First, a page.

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Ask Hal: Frazier shows Sabo-like scrappiness


Hall-of-fame baseball writer Hal McCoy knows a thing or two about America’s pastime. If you’d like to tap into that knowledge, send a question to halmccoy1@hotmail.com.

Q: The Reds have no 20-game winners, no Cy Young winners, no Gold Gloves, no 40 home run guys, no base-stealing leaders, so why all the excitement about 2013? — Dave, Miamisburg/Centerville/Beavercreek

A: This isn’t tennis or golf. It is a team sport. Individual statistics are nice, but the teams that win employ the team concept. And don’t bet that the Reds won’t have a 20-game winner (Johnny Cueto, Matt Latos) or a Cy Young (same guys) or a slew of Gold Gloves (Brandon Phillips, Joey Votto, Jay Bruce, Bronson Arroyo). Hey, if they don’t, that doesn’t disqualify them for the playoffs.

Q: Third base has been a revolving door for the Reds, so will Todd Frazier match the last anchor at third base for the Reds, Chris Sabo? — Mike, Beavercreek

A: If you look at the roster, every position was a full set of revolving doors from 2000 to 2010, the Decade of Doom for the Reds. Aaron Boone and Scott Rolen had nice runs at third base. And I like the comparison between Sabo and Frazier. Both are down-and-dirty scrappy players. Sabo, though, barely uttered a paragraph a day, but Frazier will talk to a Coke machine if a human being isn’t around.

Q: What are the best pieces of baseball memorabilia you own? — Alan, Sugarcreek Twp.

A: I’m not a collector and it is a good thing because over 41 years I could have filled a warehouse with stuff. My son, Brent, has a large finished basement and he has a lot of stuff I gave him. I do have two mint-condition programs from the 1939 World Series between the Reds and Yankees. No, I didn’t cover it. It was the year before I was born.

Q: Why do the Reds normally have a day off after Opening Day? — Sharon, Dayton

A: In days of yore, before ESPN took over baseball, the Reds always had the honor of playing the first game of the season because they are baseball’s oldest franchise and no other game was played. But now ESPN wants to televise an opening-night game in a large market (New York or Boston, of course). The Reds always had the second day off so all the other teams could play on that day and catch up. They still do it. Why? Who knows? You can’t say it’s tradition because tradition was tossed in the trash when they took the first game away from the Reds.

Q: Ryan Hanigan will be the No. 1 catcher, but who do you see as the backup? — Keith, Brookville

A: That question was asked of manager Dusty Baker a few days ago and he said succinctly, “I don’t know. We’ll see.” I thought sure they’d bring back Devin Mesoraco to continue his progress, but they signed veteran Miguel Olivo, just as last year they signed veteran Dioner Navarro. So, stay tuned. That’s what spring training is for.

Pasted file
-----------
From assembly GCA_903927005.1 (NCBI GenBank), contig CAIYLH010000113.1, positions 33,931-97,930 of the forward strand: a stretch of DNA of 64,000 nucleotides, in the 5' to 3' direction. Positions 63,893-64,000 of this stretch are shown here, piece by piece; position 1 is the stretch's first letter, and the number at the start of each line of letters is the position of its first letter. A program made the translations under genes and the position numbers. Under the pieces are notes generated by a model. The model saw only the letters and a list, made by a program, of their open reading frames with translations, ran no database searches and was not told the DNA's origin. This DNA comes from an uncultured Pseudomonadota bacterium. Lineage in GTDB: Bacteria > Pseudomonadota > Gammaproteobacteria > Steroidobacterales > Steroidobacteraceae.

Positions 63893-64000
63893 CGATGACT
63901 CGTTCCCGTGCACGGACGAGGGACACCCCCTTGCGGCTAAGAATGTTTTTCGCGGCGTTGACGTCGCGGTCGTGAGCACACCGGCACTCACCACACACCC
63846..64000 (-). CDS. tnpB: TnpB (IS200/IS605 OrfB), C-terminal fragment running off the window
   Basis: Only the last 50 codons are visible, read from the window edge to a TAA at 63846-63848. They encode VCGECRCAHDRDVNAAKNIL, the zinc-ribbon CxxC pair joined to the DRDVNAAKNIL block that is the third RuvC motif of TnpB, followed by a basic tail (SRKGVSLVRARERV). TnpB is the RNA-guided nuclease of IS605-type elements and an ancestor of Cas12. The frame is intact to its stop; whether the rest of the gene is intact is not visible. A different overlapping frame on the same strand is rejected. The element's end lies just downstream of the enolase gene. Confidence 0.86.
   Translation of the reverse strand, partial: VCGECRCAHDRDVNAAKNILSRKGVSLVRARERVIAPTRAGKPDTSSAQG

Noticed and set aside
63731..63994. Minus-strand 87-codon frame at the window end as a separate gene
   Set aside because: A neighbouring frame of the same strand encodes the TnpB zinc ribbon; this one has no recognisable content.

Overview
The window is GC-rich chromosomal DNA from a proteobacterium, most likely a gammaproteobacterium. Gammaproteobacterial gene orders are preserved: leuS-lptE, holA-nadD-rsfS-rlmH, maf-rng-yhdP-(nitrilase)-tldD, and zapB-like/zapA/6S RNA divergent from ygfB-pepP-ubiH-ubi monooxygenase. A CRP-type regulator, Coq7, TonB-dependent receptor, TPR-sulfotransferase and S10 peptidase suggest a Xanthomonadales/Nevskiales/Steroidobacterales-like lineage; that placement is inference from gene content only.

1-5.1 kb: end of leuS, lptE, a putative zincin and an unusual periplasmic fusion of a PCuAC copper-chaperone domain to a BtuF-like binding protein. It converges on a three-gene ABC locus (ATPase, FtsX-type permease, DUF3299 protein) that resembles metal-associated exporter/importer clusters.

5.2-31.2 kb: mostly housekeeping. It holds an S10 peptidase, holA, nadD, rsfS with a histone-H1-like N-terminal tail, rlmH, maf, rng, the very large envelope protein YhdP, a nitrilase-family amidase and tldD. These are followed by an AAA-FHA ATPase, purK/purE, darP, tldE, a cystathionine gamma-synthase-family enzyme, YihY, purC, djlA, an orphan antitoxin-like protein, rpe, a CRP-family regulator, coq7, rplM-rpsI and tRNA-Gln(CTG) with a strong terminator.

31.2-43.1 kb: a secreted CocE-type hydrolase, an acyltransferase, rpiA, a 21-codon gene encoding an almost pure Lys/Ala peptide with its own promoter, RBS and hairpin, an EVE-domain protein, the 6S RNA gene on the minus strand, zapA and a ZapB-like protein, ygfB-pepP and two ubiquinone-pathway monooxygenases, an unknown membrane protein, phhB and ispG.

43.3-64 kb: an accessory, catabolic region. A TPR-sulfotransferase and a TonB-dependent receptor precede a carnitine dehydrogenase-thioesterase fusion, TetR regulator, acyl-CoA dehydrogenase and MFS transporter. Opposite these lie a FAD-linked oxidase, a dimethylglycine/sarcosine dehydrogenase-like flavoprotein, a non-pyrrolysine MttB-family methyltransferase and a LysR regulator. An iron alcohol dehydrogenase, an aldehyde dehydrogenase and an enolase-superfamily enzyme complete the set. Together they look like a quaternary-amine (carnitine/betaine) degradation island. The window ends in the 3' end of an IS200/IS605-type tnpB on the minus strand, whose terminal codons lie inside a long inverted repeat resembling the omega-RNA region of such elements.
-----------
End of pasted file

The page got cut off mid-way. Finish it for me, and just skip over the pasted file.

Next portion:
Q: What is the most interesting spring training game you ever saw? — Mike, Arlington, Va.

A: Spring training games are pretty blasé, sprinkled with players you never heard of and may never hear of again. There was a game in Winter Haven, Fla,. in the 1990s when Reds first baseman Hal Morris didn’t like a high-and-tight pitch from Cleveland pitcher Jose Mesa. Morris dropped to the ground and injured his shoulder. It was near the end of spring training and Morris missed some time during the season.

Q: Who do you think will be the Reds’ MVP this year. I’m picking Jay Bruce? — Brad, Huber Heights

A: I’ll give you my pick in mid-September. Picking an MVP early in spring training is like going to Las Vegas with $10 and believing you’ll turn it into $10,000. Bruce is as good of a choice as any, if he can avoid those periods when he can’t find the exit ramp off the Slump Freeway.

Q: I read that Joey Votto is going to slide on his other side to protect his injured knee, but based on my experience as a high school hack, sliding is pretty much an instinctive thing so how is he going to do that? — Court, Dayton

A: We all know by now that what Joey Votto decides to do, Joey Votto does. He’s a determined guy who knows exactly what he needs to do and when he needs to do it. Maybe he should decide not to slide into third base at all.

Q: What are the chances the Reds plant a pitch in the middle of San Francisco’s Angel Pagan because he kept stepping out of the box, which resulted in Johnny Cueto getting hurt when he started his windup in the NLDS? — Scott, Sidney

A: Slim and none, unless maybe a pitch slips — nod, nod, wink, wink. Nobody talked much about what Pagan did, but baseball players are like elephants. They have long memories (but they don’t work for peanuts).


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